As pointed out by Michel Chossudovsky in his book America’s ‘War on Terrorism,’ (presentation of Anglo-American war policy from the 1990s Balkans to the present), GUUAM has been “dominated by Anglo-American oil interests, ultimately purports to exclude Russia from oil and gas deposits in the Caspian area, as well as isolating Moscow politically.”
More specifically, the US-led military invasion - in close liaison with Britain-responds to the interests of the Anglo - American oil giants, in alliance with weapons producers, private security organizations and service providers (like Halliburton). One could say that the “Anglo-American axis” in defense, foreign policy and especially corporate capital is the driving force behind the military operations in Balkans, Central Asia and Middle East.
Just five days before the bombing of Yugoslavia (19 March 1999), the US Congress adopted the Silk Road Strategy Act, which defined America’s broad economic and strategic interests in a region extending from the Mediterranean to Central Asia. The Silk Road Strategy (SRS) outlines a framework for the development of America’s business empire through development of an Europe-Caucasus-Asia transport corridor. The stakes involved with the current conflict are identical to those of the previous war: control over the oil of the Caspian Sea/Black Sea/Caucasus basin, and the control of multiple key oil pipelines criss-crossing the region. The most critical pipeline, the infamous Baku-Ceyhan pipeline supported by the US government and a consortium of US-allied transnational oil interests (including Royal Dutch Shell, Unocal, and BP) takes oil from the Caspian Sea across Azerbaijan (another US-supported regime), whereby it crosses Georgia (bypassing Iran and Russia), then on to the Black Sea, where the oil is carried to Western Europe, and the rest of the world.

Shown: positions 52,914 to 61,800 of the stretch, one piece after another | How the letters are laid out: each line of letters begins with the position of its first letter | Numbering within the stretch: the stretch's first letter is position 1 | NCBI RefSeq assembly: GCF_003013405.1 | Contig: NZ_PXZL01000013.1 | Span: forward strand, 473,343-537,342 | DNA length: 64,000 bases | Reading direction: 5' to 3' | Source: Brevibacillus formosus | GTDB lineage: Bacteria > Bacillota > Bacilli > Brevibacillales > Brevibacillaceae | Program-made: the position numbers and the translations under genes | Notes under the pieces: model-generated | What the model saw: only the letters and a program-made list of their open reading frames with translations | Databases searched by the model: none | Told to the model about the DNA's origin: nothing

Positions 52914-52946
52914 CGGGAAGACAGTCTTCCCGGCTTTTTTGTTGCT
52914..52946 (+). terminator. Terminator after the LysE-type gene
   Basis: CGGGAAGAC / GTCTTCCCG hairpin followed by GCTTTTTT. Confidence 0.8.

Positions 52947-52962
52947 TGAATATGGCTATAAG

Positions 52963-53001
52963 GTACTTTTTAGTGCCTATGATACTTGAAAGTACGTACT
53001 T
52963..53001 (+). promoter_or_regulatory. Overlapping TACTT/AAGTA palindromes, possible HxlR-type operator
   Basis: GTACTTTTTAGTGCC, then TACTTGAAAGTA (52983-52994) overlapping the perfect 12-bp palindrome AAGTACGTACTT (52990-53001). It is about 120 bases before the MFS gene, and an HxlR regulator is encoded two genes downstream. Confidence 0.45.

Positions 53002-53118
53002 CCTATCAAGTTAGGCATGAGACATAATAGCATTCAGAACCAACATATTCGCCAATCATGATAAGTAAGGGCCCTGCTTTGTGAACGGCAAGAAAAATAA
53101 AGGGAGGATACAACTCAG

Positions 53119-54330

The Baku-Ceyhan pipeline has been viewed by the Bush/Cheney administration as one of its brightest geostrategic successes. All of the Anglo-American empire’s pipelines and oil facilities, including Baku-Ceyhan, are threatened, if the conflict escalates. Same time the successful implementation of the SRS requires the concurrent “militarization” of the Eurasian corridor as a means to securing control over extensive oil and gas reserves, as well as “protecting” the pipeline routes on behalf of the Anglo-American oil companies.
Power play and EU
The effect of Nato enlargement is to swing the Iron Curtain to the east. Russia’’s opposition to NATO expansion has only increased in recent years. On economical field Russia’s “South Stream” looks more successful so far than Nabucco while the leverage of the United States government over Russian foreign policy has decreased dramatically during last years. US policy is turning into a zero-sum competition with Russia for influence in the post-Soviet regions.
For EU the situation brings few questions such asIs there a difference between EU and Anglo-American interests related to SRS? How to balance aims of energy and security (military) strategies? Is there a difference between EU’s energy policy and interests of corporate capital?
I am not sure if EU would like to answer to these questions, however my point is that this background may have some influence – more than official concern about human rights, rule & law etc. - to EU policy in Balkans and Caucasus.
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